A workplace pension is the only employee benefit in the UK which is mandatory, resulting in all employers needing to enrol their eligible employees into an auto-enrolment qualifying workplace pension scheme. Following this, employees will then have the option to leave the scheme should they not wish to be in a workplace pension.
Automatic Enrolment (AE) was introduced following the Pensions Act 2008. The implementation of the legislative requirement to automatically enrol eligible employees into a workplace pension began in October 2012. AE was introduced in phases. In 2012 large employers who employed more than 250 employees were required to automatically enrol all eligible employees. In 2014 medium employers who employed more than 50 employees were required to comply, followed by all employers in 2016. By 2017, all new eligible employees of all employers were required to be automatically enrolled into a workplace pension.
Many organisations could be breaking the law with non-compliant pension schemes
Through no fault of their own, many employers are breaking the law and are not meeting regulations with their current pension scheme after AE was introduced over 11 years ago due to pension laws and regulations being complex, and often changing. Failing to adhere to these regulations can result in costly fines and legal consequences. In some cases, the Pensions Regulator can issue increasing penalty notices of up to £10,000 a day, leaving companies to face criminal prosecution and even imprisonment.
There could be many reasons why employers are non-compliant
Change in personnel
Organisations and charities evolve and grow all the time, and with this comes change in teams. If someone new has taken overlooking after your workplace pension schemes and made any change, this could mean you are no longer compliant.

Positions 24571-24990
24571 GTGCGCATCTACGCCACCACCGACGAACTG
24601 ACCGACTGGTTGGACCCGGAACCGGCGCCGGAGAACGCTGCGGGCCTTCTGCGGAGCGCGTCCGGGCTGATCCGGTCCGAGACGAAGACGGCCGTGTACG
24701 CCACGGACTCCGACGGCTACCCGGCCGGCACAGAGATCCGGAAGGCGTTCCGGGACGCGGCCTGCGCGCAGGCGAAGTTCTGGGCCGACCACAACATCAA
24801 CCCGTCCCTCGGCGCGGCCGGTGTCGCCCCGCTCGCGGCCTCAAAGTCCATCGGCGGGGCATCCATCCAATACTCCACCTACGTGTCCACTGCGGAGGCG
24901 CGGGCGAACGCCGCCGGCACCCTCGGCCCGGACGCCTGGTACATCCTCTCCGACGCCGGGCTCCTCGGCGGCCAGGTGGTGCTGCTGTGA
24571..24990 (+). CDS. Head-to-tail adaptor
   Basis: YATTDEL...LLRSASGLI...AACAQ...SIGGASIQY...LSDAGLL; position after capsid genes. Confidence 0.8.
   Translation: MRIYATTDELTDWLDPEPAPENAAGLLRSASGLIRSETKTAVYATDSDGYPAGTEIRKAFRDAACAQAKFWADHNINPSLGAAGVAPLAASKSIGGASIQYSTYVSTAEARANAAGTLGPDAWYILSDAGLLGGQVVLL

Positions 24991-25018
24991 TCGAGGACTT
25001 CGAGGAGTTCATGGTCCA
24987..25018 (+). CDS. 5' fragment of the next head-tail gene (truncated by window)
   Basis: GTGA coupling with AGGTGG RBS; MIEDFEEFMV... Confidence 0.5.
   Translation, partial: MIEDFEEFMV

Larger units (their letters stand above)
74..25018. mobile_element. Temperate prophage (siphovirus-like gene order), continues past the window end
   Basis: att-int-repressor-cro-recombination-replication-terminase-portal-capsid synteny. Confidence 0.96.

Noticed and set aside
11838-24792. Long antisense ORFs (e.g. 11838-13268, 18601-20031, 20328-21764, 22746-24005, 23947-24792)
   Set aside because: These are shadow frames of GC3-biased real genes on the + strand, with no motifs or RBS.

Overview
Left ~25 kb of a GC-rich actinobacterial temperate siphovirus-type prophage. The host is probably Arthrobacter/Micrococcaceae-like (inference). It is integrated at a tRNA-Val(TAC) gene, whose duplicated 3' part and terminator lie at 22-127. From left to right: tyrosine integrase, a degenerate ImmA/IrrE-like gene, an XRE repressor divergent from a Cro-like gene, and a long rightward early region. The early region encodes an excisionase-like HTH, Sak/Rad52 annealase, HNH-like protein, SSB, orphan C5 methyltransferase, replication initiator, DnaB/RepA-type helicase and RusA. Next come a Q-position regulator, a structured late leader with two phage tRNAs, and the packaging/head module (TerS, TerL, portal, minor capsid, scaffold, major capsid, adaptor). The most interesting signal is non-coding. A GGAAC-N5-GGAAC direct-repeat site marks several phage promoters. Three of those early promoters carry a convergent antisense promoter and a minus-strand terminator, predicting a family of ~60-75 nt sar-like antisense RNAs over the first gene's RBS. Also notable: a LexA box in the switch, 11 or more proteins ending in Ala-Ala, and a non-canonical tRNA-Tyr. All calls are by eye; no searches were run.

Swapping payroll provider
You may not realise but changing your payroll provider can impact your workplace pension too. If you do not follow the correct guidelines and rules, it could result in a large fine.
There are certain regulatory communications that you need to send to your employees to make sure they know all about auto enrolment and any change to their pension scheme. Failure to send the correct communications could lead to a breach.
Loss of records
Even in the digital world we live in, records can be misplaced or lost. It’s important to keep records of what you have done, including all the arrangements you have made and contributions you have paid, for six years. Records of opt-outs must be kept for four years4. Any loss of record could result in a fine.
These are just a few of the reasons why employers could be falling short of meeting their required pension duties.
A pension audit
A pension audit helps employers identify and rectify any compliance issues, ensuring that their pension scheme is in line with the latest legal requirements.
A workplace pension audit is not a regulatory requirement but a strategic move that can benefit both employers and employees. It helps to ensure compliance with pension laws and aims to protect employee interests, enhance operational efficiency, foster employee engagement, future-proof the pension scheme and build a competitive advantage for the company. Employers who invest in a thorough pension audit demonstrate their commitment to the financial wellbeing of their workforce, creating a positive and sustainable work environment for all.
To find out more about the power of a pension audit, attend our upcoming webinar, delivered by employee benefits and financial wellbeing experts, Secondsight, taking place on Wednesday 29 November 2023 at 11am. Register now.
- This blog is for general information only and does not constitute advice.
- A pension is a long-term investment. The fund value may fluctuate and can go down, which would have an impact on the level of pension benefits available.
- The value of your investment can go down as well as up and you may not get back the full amount you invested. Past performance is not a reliable indicator of future performance. Levels, bases of and reliefs from taxation may be subject to change and their value depends on the individual circumstances of the investor.
- Pension income could also be affected by interest rates at the time benefits are taken.
- The tax treatment of pensions in general and tax implications of pension withdrawals will be based on individual circumstances, tax legislation and regulation, which are subject to change in the future.
- Secondsight is a trading name of Foster Denovo Limited, which is authorised and regulated by the Financial Conduct Authority.